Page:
Our country is facing a two-pronged crisis: a crumbling infrastructure and meltdown of our steel industry and sharp decline in all sections of manufacturing. All sectors of manufacturing are in a free fall with huge layoffs and declining industrial production throughout 2000 and 2001. More than a million jobs were lost prior to Sept. 11 and over 450,000 additional jobs have been lost since.

The AFL-CIO, in a document titled “A Blueprint for Economic Recovery,” calls for a “campaign for economic recovery that will put America back to work.”

The plan calls first for an immediate stimulus package for aid to working families who were devastated by the terrorist attacks, and for the additional millions who are facing total loss of income with unemployment benefits already running out.

It then calls for “addressing long-ignored critical infrastructure needs … will serve not only to shore up our national security and improve our capacity to respond to national emergencies, but also to create jobs and improve the overall quality of American life.”

The document calls for urgent “federal intervention to save and restore steel and other manufacturing industries,” citing the announcement of Bethlehem Steel’s bankruptcy.

The Rebuilding America’s Infrastructure Act (HR-1564) would go far in meeting the demand for federal intervention called for in the AFL-CIO program.

HR-1564 draws on the conclusions of a special panel of the American Society of Civil Engineers that indicated America’s infrastructure is crumbling and in need of $1.3 trillion in the next five years to remedy the problem.

A study by the Levy Institute on needed infrastructure repair and the costs involved pointed out that local governments do not have the ability to finance the large projects needed to bring the nation’s infrastructure up to acceptable standards. Co-sponsors of HR-1564, Reps. Dennis Kucinich (D-Ohio) and Steve LaTourette (R-Ohio), stressed their proposal will make available to states and municipalities funds needed by creating interest free loans for investment in infrastructure.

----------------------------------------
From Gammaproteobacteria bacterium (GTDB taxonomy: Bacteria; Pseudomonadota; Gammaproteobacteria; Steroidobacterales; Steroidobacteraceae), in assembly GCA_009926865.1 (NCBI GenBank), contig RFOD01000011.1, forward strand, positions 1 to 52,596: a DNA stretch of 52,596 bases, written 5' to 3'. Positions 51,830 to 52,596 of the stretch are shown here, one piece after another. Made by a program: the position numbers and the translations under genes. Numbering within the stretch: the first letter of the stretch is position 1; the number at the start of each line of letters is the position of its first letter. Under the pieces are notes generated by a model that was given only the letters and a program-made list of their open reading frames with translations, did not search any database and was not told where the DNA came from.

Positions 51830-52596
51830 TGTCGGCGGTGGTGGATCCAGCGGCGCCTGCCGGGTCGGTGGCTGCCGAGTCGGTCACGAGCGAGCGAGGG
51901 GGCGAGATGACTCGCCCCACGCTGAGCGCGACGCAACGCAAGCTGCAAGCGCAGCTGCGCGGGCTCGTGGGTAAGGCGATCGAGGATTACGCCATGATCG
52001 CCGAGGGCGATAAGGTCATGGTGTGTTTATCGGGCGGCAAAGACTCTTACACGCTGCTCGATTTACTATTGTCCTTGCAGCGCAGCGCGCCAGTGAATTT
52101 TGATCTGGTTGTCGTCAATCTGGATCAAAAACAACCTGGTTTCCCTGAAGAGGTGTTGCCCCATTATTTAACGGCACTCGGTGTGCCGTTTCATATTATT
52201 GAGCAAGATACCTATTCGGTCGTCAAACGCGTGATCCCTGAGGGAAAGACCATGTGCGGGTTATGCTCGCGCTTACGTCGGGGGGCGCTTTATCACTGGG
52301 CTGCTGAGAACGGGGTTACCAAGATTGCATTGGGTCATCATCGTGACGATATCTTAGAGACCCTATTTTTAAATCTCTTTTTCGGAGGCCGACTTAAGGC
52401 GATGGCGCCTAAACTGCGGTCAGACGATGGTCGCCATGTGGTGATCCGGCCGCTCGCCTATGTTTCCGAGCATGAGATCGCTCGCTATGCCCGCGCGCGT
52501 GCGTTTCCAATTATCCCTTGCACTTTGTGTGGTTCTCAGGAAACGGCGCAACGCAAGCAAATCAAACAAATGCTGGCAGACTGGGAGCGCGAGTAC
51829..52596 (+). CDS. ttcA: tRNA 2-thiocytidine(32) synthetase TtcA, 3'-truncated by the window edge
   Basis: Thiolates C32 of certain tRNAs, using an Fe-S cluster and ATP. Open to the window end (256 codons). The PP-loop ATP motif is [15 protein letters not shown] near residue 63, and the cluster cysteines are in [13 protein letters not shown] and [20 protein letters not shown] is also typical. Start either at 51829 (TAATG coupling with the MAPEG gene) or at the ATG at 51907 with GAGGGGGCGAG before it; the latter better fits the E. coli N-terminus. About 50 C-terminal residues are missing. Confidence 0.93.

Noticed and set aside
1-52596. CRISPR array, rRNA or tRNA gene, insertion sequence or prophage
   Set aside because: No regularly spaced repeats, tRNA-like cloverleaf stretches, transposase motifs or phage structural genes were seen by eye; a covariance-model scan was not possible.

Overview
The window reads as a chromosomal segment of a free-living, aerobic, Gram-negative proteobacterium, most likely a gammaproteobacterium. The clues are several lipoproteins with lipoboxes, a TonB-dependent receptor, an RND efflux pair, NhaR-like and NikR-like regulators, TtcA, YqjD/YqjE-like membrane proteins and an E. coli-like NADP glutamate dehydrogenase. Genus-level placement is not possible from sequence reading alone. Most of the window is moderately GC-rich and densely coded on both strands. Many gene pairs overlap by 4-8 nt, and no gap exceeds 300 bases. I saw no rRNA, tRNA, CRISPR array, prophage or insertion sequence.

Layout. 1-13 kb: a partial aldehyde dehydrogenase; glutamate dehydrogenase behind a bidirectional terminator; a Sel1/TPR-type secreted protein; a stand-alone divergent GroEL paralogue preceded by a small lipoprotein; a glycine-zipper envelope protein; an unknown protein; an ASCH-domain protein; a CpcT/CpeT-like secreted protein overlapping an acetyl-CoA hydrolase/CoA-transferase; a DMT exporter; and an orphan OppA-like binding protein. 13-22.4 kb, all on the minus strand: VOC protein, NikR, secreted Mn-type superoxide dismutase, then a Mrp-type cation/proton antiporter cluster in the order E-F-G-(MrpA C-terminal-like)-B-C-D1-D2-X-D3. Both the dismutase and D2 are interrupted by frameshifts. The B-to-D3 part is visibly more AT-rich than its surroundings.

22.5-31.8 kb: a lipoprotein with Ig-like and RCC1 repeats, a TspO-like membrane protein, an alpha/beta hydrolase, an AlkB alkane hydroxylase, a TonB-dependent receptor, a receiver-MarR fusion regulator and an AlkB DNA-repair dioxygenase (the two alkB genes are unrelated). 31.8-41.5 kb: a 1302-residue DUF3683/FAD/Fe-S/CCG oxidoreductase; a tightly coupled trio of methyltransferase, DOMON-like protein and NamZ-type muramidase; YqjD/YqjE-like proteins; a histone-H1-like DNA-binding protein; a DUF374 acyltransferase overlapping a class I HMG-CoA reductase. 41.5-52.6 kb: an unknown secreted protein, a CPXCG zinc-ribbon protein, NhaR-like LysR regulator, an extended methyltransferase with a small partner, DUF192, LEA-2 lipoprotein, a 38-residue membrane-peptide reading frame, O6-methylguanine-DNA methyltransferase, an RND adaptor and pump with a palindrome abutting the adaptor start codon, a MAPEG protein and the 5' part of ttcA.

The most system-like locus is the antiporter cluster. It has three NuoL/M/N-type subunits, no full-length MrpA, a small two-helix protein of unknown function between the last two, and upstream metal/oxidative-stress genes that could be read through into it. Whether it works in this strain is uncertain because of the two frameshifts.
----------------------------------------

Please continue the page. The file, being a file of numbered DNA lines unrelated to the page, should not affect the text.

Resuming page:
Federal programs already in place for infrastructure repair do not cover heavy infrastructure investment needed by states and municipalities. Normally, states and municipalities “provide the largest share of investment in infrastructure,” said the Institute, “and their declining ability to do so in recent years is fueling the economic downturn.”

The loans from HR-1564 would be administered by a Federal Bank for Infrastructure Modernization (FBIM), to be established under HR-1564 as an extension of the Federal Financing Bank under the U.S. Treasury. Loans would amount to $50 billion annually over 10 years, with 20 percent earmarked for schools. “One billion dollars in infrastructure repair will create 40,000 plus jobs,” said LaTourette.

This and other proposals for government intervention and control, such as the Steel Revitalization Act (HR-808), have generated intense opposition from the steel and other manufacturing corporations and the banking industry. But it has become crystal clear that without government intervention our country is on the verge of losing our steel industry and with it much more of our fast shrinking industrial base.

Bankers and Wall Street financiers are trying to impose controls on our economy based on the rules of the World Trade Organization and International Monetary Fund. Nations around the world have been forced into bankruptcy by the dictates of these international corporate, financial centers that have a stranglehold on the world’s economy with one single goal: extract the highest profits wherever and however they can get them.

A crisis situation is building in cities, states and nationally. It is pushing the issue of government control and, if necessary, ownership of our core industries, to the forefront. But while we consider what must be done to build a just and democratic society for working families, we must support HR-1564. While this measure will not solve the economic crises looming on many fronts, it will go a long way in shielding working families from the worst hardships, will begin to curb the uncontrolled economic power of corporate greed and will push our government into the business of administering to the general welfare of all the people.